Ethereum-based ICOs have been outlined as the main factor for the recent ETH price decline, as some projects withdraw their funds in order to cover costs amid concerns over a bearish market. Today, Ethereum skyrocketed almost 20 percent with an intraday high of $214.18, after plunging below $170 earlier this week, its lowest point in 2018.

Also today, Sonny Singh, the CCO of global crypto payment processor Bitpay, argued that altcoins “will never come back” to their previous levels. Singh said that institutions adding financial products like crypto ETFs will be the main drivers of a bullish trend in the market and they are “not going to launch altcoin products, they’re going to launch Bitcoin products.”

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Galaxy Digital CEO Mike Novogratz Calls Crypto Price Bottom

Galaxy Digital CEO Mike Novogratz said cryptocurrency prices have found a bottom, noting that “markets like to retrace to the breakout.”

Mike Novogratz, founder and CEO of crypto investment firm Galaxy Digital Capital Management, said that cryptocurrency prices have hit a bottom in a tweet today, September 13.

Novogratz also pointed out that the Bloomberg Galaxy Crypto Index (BGCI), which is designed to measure the performance of the largest cryptocurrencies traded in U.S. dollars, “retouched the highs of late last year and the point of acceleration that led to the massive rally/bubble.”

Speaking at the Beyond Blocks conference in South Korea in July, Novogratz predicted that many institutions will enter the crypto industry “in the next two to three years.” However, he noted that the mass adoption of crypto and blockchain technology will come no earlier than in the next five years, naming the increasing “cost of technical talent” as one of the main reasons.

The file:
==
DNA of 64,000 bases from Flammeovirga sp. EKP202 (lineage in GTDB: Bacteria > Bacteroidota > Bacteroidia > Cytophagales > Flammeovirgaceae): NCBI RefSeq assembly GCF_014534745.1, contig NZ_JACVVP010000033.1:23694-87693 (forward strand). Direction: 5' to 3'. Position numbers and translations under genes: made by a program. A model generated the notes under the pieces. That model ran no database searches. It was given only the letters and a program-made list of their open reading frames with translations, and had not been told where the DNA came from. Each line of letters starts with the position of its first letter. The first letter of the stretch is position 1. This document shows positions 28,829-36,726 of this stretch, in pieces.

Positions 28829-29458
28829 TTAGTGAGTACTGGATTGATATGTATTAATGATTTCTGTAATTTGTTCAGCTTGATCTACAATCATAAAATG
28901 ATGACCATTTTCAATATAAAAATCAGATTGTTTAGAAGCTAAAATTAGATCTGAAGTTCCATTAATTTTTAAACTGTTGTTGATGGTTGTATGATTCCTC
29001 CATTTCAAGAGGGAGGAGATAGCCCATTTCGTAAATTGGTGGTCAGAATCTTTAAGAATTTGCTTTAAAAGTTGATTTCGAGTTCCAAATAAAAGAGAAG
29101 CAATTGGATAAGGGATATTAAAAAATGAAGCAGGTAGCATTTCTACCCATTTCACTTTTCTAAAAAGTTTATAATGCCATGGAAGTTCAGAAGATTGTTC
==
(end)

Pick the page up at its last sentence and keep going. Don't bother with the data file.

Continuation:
Later that month, Galaxy Digital published its first quarter report for 2018, which shows $134 million losses with $85.5 million as an unrealized loss on digital assets. As of March 31, Galaxy Digital had $281.7 million in assets, of which $225.8 million were digital assets and investments.

Meanwhile, the market has rebounded, with total market cap having surged by more than $13 billion today. The top 20 cryptocurrencies by market cap are in the green, according to CoinMarketCap, while several of them are seeing double digit gains. Ethereum (ETH) has gained over 15 percent on the day and is currently trading at $211. At press time Bitcoin (BTC) is trading at around $6,490, up 2.26 percent over the last 24 hours.

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Bitcoin’s Energy Consumption in Summer: Rise or Fall?

Bitcoin’s rising energy consumption doesn’t rise quite so fast in the summer.

It’s no secret that Bitcoin (BTC) mining is an expensive business, and in more ways than one. Not only has it become less profitable since July 2016’s halving of mining rewards to 12.5 BTC, but competition among miners and an increasing hashrate have resulted in ever-higher energy consumption, with all the damage to the environment that implies.

Yet, as energy-intensive as Bitcoin mining is, a question still remains: Is there a seasonal variation in the cryptocurrency’s energy consumption? Even if consumption is rising on the whole, does something different happen during the summer months?

Well, data hasn’t been collected on Bitcoin‘s electricity consumption for long enough to provide a truly authoritative answer to this question, yet what data there is suggests that the summer brings a slight, but noticeable weakening to the rise in BTC’s energy consumption. This is most likely because, globally, energy prices increase during the summer months, putting a strain on the profitability of Bitcoin mining.

Steady growth

When it comes to the question of Bitcoin’s energy consumption, the first thing that needs to be stated is that direct data on consumption hasn’t been made available by the big mining companies. Still, a number of indirect estimations have been produced over the years — based on such metrics as profits, network difficulty and hardware efficiency — and these all show that consumption has been increasing consistently.

Key Network Statistics

Back in June 2014, the first rigorous study on BTC energy consumption was published by Karl J. O’Dwyer and David Malone of the National University of Ireland Maynooth. It estimated Bitcoin’s annual energy cost to be something between 0.1–10GW (accounting for the uncertainty as to which mining equipment was being used), although the authors settled — though without fully explaining why — on 3GW, which was equivalent to Ireland’s yearly consumption level at the time.